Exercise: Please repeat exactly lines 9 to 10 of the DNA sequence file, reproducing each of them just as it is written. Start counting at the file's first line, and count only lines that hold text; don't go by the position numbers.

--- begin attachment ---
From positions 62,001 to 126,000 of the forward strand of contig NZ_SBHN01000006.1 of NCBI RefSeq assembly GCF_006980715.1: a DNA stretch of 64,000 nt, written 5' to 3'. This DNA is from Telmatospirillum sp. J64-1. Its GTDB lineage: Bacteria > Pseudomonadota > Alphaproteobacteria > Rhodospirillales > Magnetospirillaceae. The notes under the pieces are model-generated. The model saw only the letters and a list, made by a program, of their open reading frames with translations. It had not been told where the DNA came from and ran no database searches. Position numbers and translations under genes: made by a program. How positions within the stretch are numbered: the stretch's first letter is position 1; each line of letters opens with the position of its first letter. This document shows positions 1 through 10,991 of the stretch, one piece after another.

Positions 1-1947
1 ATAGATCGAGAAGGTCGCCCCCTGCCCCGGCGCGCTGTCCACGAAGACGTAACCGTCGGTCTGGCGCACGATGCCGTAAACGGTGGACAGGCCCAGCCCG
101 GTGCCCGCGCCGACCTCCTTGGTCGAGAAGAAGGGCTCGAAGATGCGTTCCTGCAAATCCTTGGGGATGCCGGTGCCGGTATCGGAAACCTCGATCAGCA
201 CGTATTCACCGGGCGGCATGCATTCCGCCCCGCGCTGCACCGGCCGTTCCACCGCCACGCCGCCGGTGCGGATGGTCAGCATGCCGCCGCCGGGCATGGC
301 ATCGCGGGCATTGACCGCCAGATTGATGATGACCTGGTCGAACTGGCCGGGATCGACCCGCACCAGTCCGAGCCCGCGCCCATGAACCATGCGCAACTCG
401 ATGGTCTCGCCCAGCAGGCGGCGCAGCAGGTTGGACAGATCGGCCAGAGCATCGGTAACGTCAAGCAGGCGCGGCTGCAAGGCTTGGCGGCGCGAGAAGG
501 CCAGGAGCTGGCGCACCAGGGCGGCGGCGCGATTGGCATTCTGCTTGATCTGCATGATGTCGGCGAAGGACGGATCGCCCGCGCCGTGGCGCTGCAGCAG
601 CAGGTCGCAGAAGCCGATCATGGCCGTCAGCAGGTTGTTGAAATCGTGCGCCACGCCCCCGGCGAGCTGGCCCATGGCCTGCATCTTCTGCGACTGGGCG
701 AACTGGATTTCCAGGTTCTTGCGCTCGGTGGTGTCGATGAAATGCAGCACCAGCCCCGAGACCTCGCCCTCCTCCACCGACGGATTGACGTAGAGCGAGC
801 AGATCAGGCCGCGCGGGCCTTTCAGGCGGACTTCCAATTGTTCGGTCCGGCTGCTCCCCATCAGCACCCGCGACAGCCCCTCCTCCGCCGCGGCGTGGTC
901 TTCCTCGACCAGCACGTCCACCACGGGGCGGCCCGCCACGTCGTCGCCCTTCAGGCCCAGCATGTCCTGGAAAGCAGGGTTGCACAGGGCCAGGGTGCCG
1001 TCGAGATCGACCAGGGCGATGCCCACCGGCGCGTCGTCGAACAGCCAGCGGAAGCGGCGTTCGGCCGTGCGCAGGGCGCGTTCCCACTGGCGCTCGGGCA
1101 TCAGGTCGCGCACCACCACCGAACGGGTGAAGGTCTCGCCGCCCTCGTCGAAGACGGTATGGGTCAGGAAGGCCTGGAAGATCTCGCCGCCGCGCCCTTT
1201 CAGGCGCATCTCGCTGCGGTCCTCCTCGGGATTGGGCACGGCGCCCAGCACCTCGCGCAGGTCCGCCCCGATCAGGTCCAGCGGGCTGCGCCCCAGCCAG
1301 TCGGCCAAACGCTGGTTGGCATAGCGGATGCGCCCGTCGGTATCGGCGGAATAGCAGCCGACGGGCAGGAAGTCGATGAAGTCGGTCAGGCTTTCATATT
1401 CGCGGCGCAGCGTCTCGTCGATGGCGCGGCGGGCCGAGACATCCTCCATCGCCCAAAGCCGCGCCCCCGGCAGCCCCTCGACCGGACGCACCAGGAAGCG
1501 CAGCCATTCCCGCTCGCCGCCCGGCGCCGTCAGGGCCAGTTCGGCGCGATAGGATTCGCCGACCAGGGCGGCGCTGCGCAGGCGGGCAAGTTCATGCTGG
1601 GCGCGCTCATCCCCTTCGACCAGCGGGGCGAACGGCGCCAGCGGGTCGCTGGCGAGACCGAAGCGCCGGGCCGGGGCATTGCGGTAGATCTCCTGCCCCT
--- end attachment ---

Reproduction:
601 CAGGTCGCAGAAGCCGATCATGGCCGTCAGCAGGTTGTTGAAATCGTGCGCCACGCCCCCGGCGAGCTGGCCCATGGCCTGCATCTTCTGCGACTGGGCG
701 AACTGGATTTCCAGGTTCTTGCGCTCGGTGGTGTCGATGAAATGCAGCACCAGCCCCGAGACCTCGCCCTCCTCCACCGACGGATTGACGTAGAGCGAGC